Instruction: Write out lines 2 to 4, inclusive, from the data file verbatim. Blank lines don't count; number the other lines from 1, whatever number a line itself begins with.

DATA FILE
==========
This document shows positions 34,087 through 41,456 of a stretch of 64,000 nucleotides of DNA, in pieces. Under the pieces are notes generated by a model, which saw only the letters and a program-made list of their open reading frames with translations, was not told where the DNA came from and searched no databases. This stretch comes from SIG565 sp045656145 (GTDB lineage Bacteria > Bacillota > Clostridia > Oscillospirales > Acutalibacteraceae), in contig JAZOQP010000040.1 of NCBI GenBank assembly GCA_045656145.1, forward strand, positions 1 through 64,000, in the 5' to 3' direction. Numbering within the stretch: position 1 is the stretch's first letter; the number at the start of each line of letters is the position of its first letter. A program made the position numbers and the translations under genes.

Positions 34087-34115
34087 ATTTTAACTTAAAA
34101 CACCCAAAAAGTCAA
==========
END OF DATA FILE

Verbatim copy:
Positions 34087-34115
34087 ATTTTAACTTAAAA
34101 CACCCAAAAAGTCAA